After the long, slow, sleepy life-cycles of the Kick-About#8’s cicadas, I felt we needed a bit of clatter, percussion and forward velocity in the mix. I knew just the thing, unleashing John Adams fast machine and setting it rocketing off into the bloggosphere. You can see the full range of work Adams’ music inspired here – everything from adorable little witches riding steampunk brooms to strange abandoned industrial sites in Berlin.
I’ve long been fascinated by the creative quest to visualise music and have been involved in a bunch of projects endeavouring to do just that. Some of these projects have been all about the pure subjectivity of music, so not an attempt to divine some universal visual language originating from a particular composition, but rather to celebrate the differences in the way a community of artists might ‘see’ music. Another project sought to crystallise music into physical forms. Working alongside whizz-kid, Ethan Shilling, another approach was to find an alternate, but precise language by which to abstract music still further, and use this abstraction to drive the mechanics of animated simulations.
It was to Ethan to whom I turned again to meet the challenge of the KickAbout#9, who took Adams’ Short Ride and converted it into a spectrogram – a visual transcript of the whole piece assembled out of its assorted frequencies.
Short Ride In A Fast Machine as a spectrogram.
I knew I didn’t want to fiddle too much with the resulting spectrogram, otherwise what was the point of producing it? That said, my over-riding feeling in response to the spectrogram itself was in direct opposition to my emotional experience of the music originating it. If anything, the spectogram has a distinctly calming effect. (Indeed, in his comment on the Kick-About, fellow blogger João-Maria suggested the spectrogram reminded him of the moonlit Seine, and now I cannot see it otherwise!). This changed when I divided the spectrogram into quarters. All at once I felt I was looking at POV shots of someone plummeting past Fritz Lang-inspired skyscrapers or views from great glass elevators speeding up and down. To be honest, once my brain had connected these images with the POV of falling people (a very short ride!), they in no way felt representative of Adams’ music, the energy and aliveness of it, and perhaps this can only be expected if you take something as dimensional as music and flatten it into a monochrome 2D strip!
Then how to restore the colour and light-fantastic into this clever/fascinating/boring strip of data? And what is that tickle of association in my brain, triggered again and again by the horizontalism of the spectrogram, by its flaring rectangles and bright little squares? Oh yeah…
Maybe this is where it all comes from – that compulsion to pull light and image out of music? One day soon I’ll finally do it, commit to discussing my love affair with this film, but until then let me just come right out and say Close Encounters of the Third Kind (1977) burned a bloody big marvellous hole in my head when I first saw it as a nipper. Those final rhapsodic scenes – with the mothership, the singing lights, and that rainbow-coloured graphic equaliser-thing – woke me up to image and music – and to fast machines powered by music too. So, with a nod and a wink at Spielberg’s science-fiction classic, I tried a couple of colourised versions of the Short Ride spectrogram to go some way to linking the image back to the idea of music, momentum and technology.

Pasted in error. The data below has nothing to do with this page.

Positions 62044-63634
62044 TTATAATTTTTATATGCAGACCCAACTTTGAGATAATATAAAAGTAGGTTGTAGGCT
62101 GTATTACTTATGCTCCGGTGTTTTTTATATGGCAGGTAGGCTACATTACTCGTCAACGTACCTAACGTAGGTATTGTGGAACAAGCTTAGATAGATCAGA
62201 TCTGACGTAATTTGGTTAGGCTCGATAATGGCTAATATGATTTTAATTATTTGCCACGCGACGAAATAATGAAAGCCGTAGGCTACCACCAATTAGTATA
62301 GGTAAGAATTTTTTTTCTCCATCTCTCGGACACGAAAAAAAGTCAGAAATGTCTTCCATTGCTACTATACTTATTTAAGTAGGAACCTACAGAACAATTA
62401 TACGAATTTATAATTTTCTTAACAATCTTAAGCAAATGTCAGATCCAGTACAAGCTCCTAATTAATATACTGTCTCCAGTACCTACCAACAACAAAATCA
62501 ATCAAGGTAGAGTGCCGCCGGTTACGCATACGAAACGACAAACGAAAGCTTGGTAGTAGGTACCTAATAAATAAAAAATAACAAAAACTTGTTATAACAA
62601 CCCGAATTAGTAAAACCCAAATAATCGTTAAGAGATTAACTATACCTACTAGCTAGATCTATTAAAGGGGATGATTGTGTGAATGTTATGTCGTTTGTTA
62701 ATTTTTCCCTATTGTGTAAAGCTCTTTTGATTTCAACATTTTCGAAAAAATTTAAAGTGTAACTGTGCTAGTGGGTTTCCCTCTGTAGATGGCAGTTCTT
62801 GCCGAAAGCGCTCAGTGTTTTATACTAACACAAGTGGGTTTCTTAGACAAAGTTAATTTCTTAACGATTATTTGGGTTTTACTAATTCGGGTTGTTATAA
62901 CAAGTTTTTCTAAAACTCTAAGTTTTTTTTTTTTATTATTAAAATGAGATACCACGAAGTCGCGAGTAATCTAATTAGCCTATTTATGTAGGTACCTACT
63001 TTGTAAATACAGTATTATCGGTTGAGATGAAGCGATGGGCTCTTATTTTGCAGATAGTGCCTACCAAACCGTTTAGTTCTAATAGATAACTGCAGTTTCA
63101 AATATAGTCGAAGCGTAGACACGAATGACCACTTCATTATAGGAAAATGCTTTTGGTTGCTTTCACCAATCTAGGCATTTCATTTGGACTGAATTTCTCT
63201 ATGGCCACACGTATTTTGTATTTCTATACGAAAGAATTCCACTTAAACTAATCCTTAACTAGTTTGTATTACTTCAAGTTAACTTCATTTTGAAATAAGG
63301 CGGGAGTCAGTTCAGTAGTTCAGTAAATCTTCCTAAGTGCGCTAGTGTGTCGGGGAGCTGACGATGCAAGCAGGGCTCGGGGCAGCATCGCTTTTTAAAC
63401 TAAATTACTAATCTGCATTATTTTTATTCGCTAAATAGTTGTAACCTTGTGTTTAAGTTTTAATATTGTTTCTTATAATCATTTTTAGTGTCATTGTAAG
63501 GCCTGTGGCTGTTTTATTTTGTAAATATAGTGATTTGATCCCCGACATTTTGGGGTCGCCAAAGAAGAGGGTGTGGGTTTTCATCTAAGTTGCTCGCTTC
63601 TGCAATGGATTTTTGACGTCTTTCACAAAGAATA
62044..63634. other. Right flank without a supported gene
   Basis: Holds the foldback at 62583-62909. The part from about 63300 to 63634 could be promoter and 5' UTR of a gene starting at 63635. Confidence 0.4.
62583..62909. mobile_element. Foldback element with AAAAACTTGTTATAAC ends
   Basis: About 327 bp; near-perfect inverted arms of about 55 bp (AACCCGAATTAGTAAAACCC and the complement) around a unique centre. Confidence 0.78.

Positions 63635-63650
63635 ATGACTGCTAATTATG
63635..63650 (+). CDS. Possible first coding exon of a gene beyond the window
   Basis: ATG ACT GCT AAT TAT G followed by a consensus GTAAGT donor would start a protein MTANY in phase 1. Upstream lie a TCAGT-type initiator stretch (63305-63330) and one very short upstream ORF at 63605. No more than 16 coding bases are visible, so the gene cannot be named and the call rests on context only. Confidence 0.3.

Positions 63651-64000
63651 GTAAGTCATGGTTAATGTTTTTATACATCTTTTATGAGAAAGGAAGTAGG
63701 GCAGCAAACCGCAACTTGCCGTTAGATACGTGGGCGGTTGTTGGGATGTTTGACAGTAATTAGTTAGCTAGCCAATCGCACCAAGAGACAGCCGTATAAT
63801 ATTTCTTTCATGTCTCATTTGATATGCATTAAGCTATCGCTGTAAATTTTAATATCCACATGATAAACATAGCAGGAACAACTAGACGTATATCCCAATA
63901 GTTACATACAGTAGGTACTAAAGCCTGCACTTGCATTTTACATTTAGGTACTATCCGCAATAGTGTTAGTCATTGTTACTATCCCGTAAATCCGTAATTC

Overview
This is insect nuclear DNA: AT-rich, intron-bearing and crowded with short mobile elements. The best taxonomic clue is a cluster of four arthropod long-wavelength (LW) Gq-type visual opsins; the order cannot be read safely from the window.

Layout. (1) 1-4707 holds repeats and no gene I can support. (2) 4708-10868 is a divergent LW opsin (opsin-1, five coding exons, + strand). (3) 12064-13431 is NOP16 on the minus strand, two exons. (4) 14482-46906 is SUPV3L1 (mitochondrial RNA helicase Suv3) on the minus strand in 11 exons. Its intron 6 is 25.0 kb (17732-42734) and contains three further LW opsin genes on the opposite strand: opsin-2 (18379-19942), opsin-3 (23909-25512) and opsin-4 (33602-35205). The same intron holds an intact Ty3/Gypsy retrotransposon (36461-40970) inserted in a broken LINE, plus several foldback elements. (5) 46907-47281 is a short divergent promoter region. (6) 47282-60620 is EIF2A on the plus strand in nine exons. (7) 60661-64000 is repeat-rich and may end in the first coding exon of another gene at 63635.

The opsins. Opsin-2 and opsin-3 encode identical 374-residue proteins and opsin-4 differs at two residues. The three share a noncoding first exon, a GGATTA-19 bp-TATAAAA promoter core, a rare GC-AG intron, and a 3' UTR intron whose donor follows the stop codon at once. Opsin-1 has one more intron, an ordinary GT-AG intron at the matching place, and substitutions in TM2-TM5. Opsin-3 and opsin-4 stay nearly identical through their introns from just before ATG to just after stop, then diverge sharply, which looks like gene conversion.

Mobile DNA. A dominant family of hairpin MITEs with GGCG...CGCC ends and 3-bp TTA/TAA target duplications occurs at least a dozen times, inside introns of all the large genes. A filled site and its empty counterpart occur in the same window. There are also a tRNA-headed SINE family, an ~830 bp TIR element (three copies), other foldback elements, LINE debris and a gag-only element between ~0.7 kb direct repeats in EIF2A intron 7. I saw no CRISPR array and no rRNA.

My restlessness continued however, as I still waited for the clunk-click that accompanies the moment you arrive at something you’re truly convinced by. I fiddled around with the idea of ‘the machine’, taking the spectrogram and collaging it digitally to produce something with the semblance of cogs and moving parts. I started to get something interesting – something that reminded me of another film a little less celebrated than Close Encounters – At The Earth’s Core from 1976 starring Peter Cushing and Doug Mclure! I could see the barbed head of that movie’s mechanical mole machine – and that’s where I left things, because Adams’ music is very clearly not the sound of a giant drill-bit chewing through rocks!
But something about that cheesy b-movie with its drilling machine brought me to Luigi Rossolo’s 1911 futurist painting, The Revolt, with its forward thrust of heat, noise and energy; and something about The Revolt associated with the opening credits to Richard Donner’s Superman (1978) – and my exhilaration in response to them as a wide-eyed child (I get goosebumps even now, so perfect is this combination of soaring score, heroic typeface and sound design!); and from Superman‘s title sequence, it was another short cognitive jump to Kubrick’s celebrated stargate sequence from 2001: A Space Odyssey. Yes, this is the stuff! This is what my short ride in a fast machine needs in order to leave the ground!
The Revolt, Luigi Rossolo, 1911
Opening titles from Superman, Richard Donner, 1978
The Star Gate sequence from 2001: A Space Odyssey, Stanley Kubrick, 1968
So in the end it was actually very simple: first, you turn Adams’ Short Ride In A Fast Machine into a spectrogram, which you colourise suitably to suggest heat, light and sizzle, and then you steal from Donner and Kubrick and give the whole thing some cinematic swoosh.